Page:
Traumatic acute subdural haematoma (TASH) is one of the lethal causes following severe head injuries. Traumatic acute subdural haematoma occurs in about 10–20% of patients with severe head injuries .
The haematomas commonly have a high mortality rate (between 40 and 60%). This high rate of mortality may be due to the haematoma, primary brain injury at the moment of impact, and subsequent changes due to hypotension and hypoxia .
Isolated TASH means it is not associated with other haematomas like epidural, subarachnoid or intracerebral ones. It only occurs in 30–40% of TASH .
In the current paper, we reported and studied 39 patients with isolated TASH who were admitted and managed in the trauma Unit of Assiut university Hospital over a period of one year (from 1/9/2019 to 31/8/2020).
Age of patients ranged from 9 to 75 years. The mean age was 38.025 years. Patients from 9 to 30 years were 17 (41%), from 31 to 55 were 16 (41%) and from 56 to 75 years were 7 patients (18%). There were 28 male (71.79%) and 11 females (28.20%). We reported that death occurred at the age of 9–30 years were 4, poor outcome (GOS 2, 3) in 4 and favourable outcome (GOS 4, 5) were in 9 patients. In the age group from 31 to 55 years, death was in 7, poor outcome in 7 and favourable in 2 patients.
There was a highly significant correlation (p-value 0.003) between the age of patient and GOS, as poor outcome was found in patients with a mean age of 47.18 years while favourable outcome was reported in patients with a mean age 26.27 years. Our findings are in agreement with those of Hanif et al.  as they reported significant mortality in older patients (50% over 70 years of age, 25.6% between 40 and 70 years, and 26% below 40 years).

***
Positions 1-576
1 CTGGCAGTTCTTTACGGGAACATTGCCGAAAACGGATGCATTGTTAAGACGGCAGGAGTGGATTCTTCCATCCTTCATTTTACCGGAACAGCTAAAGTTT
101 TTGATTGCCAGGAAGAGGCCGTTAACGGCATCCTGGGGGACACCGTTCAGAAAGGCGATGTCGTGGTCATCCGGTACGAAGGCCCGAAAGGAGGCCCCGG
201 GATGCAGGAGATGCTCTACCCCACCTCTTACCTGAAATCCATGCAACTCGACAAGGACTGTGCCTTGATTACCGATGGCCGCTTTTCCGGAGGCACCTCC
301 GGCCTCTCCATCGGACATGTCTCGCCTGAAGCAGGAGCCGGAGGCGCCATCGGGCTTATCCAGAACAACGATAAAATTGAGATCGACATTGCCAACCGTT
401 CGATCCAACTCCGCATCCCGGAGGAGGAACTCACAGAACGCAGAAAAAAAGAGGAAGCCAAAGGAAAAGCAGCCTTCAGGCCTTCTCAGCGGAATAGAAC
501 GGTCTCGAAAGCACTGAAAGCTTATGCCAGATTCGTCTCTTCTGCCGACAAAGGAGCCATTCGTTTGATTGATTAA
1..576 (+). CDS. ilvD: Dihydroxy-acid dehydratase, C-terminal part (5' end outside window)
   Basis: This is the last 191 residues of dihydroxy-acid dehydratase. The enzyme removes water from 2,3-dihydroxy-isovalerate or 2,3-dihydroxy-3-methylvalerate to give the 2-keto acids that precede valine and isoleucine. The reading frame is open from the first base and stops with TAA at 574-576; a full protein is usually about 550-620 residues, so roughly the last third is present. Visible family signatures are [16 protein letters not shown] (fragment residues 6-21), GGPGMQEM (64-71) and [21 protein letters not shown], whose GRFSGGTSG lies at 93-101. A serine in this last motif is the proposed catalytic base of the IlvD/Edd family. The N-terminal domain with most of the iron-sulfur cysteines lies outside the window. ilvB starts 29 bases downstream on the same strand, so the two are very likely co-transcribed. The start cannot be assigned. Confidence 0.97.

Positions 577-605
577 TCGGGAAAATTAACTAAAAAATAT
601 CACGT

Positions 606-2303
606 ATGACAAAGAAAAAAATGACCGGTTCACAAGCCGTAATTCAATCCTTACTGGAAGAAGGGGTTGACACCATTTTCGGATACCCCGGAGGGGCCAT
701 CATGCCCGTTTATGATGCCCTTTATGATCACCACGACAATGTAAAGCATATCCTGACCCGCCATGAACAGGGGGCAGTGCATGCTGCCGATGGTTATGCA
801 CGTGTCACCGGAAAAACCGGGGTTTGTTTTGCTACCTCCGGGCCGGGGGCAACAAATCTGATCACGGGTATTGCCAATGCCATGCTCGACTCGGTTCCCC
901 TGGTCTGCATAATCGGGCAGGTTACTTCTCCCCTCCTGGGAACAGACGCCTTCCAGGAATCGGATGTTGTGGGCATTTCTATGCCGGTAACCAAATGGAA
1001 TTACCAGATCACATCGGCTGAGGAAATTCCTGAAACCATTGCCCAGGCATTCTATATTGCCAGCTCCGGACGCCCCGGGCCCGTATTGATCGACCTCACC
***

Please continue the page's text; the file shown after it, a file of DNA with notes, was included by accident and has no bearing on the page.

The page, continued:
Our findings are in agreement with those of Ono and colleagues , who found a statistically significant correlation between age and patient outcome.
Amato and colleagues  in his study of 28 patients with isolated TASH concluded the same findings. Yılmaz and colleagues  in their study of 93 patients with TASH who underwent decompressive craniectomy, they found that older age were statistically significant with mortality rate (p-value 0.007). However, Chen et al.  said that age has no statistically significant association with functional outcomes.
Glasgow Coma Scale (GCS) is the most important indicator that reflects the degree of brain injury and reflects the patient's neurological status on admission and during follow-up .
In the present study, upon admission, 4 patients (10.25%) had GCS greater or equal to 13 (mild brain injury), GCS between 9 and 12 was found in 15 patients (38.46%) with moderate brain injury while 20 patients (51.28%) had GCS less than or equal to 8 (severe brain injury). Among the 20 patients with GCS less or equal 8, death occurred in 12 patients (60%) while poor outcome was reported in 6 patients (30%) and favourable outcome was found only in 2 patients (10%). Among 15 patients with GCS 9 to 12 with moderate brain injury, death happened in 5 patients (33.3%), poor outcome in 5 patients (33.3%), while favourable outcome was reported in 5 patients (33.3%).